Seven Work Ballets and Mierle Laderman Ukeles
July 13, 2017review,
Mierle Laderman Ukeles, Seven Work Ballets, Kari Conte, ed., Kunstverein Amsterdam, Grazer Kunstverein, Sternberg, 2015, ISBN 9783943365931, 232 pages and Patricia C. Phillips with Tom Finkelpearl, Larissa Harris and Lucy R. Lippard, Mierle Laderman Ukeles, Queens Museum, DelMonico Books, Prestel, 2016, ISBN 9783791355382, 256 pages
Almost fifty years ago, artist Mierle Laderman Ukeles coined the concept ‘maintenance art’ in her ‘Manifesto for Maintenance Art 1969! Proposal for an Exhibition “CARE”’ (1969). Central to maintenance art is ‘Life Instinct’, what she describes as: ‘the unification; the eternal return; the perpetuation and MAINTENANCE of the species.’ We learn from the same manifesto that the exhibition of maintenance art would ‘zero in on pure maintenance, exhibit it as contemporary art, and yield, by utter opposition, clarity of issues’. She has dedicated her practice to fulfilling this goal, clarifying through opposition, namely, the neglect of reproductive labour under capitalism.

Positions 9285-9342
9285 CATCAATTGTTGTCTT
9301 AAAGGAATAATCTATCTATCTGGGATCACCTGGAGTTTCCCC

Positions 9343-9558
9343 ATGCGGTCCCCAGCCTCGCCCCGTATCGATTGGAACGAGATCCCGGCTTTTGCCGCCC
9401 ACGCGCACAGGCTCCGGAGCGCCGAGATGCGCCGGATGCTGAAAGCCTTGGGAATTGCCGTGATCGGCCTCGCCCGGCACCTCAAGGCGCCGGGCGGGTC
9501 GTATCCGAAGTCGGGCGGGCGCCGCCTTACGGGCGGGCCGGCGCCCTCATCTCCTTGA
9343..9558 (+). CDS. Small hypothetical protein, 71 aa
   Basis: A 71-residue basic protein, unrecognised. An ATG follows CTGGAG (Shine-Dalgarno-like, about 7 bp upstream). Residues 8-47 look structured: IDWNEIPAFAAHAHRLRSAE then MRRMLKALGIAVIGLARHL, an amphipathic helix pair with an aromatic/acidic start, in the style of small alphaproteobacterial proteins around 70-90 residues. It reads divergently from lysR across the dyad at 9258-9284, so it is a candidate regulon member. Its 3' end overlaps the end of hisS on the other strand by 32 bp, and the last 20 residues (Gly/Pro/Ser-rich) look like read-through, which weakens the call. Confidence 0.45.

Through writing, making and forging alliances with the press she makes both her work and the issues it advocates visible. Yet in-depth publications about her work have been largely non-existent, until now. One reason is the challenge posed by any book-length presentation on this artist – never mind an exhibition – given the abundance of her carefully executed interpersonal communications. In preparing an exhibition of her work, Queens Museum curator Larissa Harris asked: ‘How can that [the web of interaction, negotiation, personal alliances, and persistence] be made visible here?’ She answered her own question with: ‘It will come in the making of the show.’